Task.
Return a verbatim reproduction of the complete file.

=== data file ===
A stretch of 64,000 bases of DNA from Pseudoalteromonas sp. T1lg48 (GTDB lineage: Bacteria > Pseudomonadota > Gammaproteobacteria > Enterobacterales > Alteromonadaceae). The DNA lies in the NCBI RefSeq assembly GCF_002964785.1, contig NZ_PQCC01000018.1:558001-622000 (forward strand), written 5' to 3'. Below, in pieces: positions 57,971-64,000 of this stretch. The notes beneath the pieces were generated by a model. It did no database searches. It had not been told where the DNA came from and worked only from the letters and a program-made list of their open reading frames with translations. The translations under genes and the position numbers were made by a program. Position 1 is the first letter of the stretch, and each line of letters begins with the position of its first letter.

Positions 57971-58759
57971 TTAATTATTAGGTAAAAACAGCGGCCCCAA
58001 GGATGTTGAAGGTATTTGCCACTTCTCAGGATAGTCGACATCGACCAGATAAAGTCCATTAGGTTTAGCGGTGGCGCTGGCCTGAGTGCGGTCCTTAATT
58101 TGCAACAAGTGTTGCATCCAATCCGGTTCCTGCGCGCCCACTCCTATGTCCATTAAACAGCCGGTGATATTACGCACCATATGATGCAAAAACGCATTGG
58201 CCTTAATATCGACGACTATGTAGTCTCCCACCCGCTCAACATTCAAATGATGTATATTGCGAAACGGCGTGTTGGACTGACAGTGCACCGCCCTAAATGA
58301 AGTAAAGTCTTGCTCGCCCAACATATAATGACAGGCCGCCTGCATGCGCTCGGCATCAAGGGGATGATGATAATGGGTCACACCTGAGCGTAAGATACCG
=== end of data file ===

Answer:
A stretch of 64,000 bases of DNA from Pseudoalteromonas sp. T1lg48 (GTDB lineage: Bacteria > Pseudomonadota > Gammaproteobacteria > Enterobacterales > Alteromonadaceae). The DNA lies in the NCBI RefSeq assembly GCF_002964785.1, contig NZ_PQCC01000018.1:558001-622000 (forward strand), written 5' to 3'. Below, in pieces: positions 57,971-64,000 of this stretch. The notes beneath the pieces were generated by a model. It did no database searches. It had not been told where the DNA came from and worked only from the letters and a program-made list of their open reading frames with translations. The translations under genes and the position numbers were made by a program. Position 1 is the first letter of the stretch, and each line of letters begins with the position of its first letter.

Positions 57971-58759
57971 TTAATTATTAGGTAAAAACAGCGGCCCCAA
58001 GGATGTTGAAGGTATTTGCCACTTCTCAGGATAGTCGACATCGACCAGATAAAGTCCATTAGGTTTAGCGGTGGCGCTGGCCTGAGTGCGGTCCTTAATT
58101 TGCAACAAGTGTTGCATCCAATCCGGTTCCTGCGCGCCCACTCCTATGTCCATTAAACAGCCGGTGATATTACGCACCATATGATGCAAAAACGCATTGG
58201 CCTTAATATCGACGACTATGTAGTCTCCCACCCGCTCAACATTCAAATGATGTATATTGCGAAACGGCGTGTTGGACTGACAGTGCACCGCCCTAAATGA
58301 AGTAAAGTCTTGCTCGCCCAACATATAATGACAGGCCGCCTGCATGCGCTCGGCATCAAGGGGATGATGATAATGGGTCACACCTGAGCGTAAGATACCG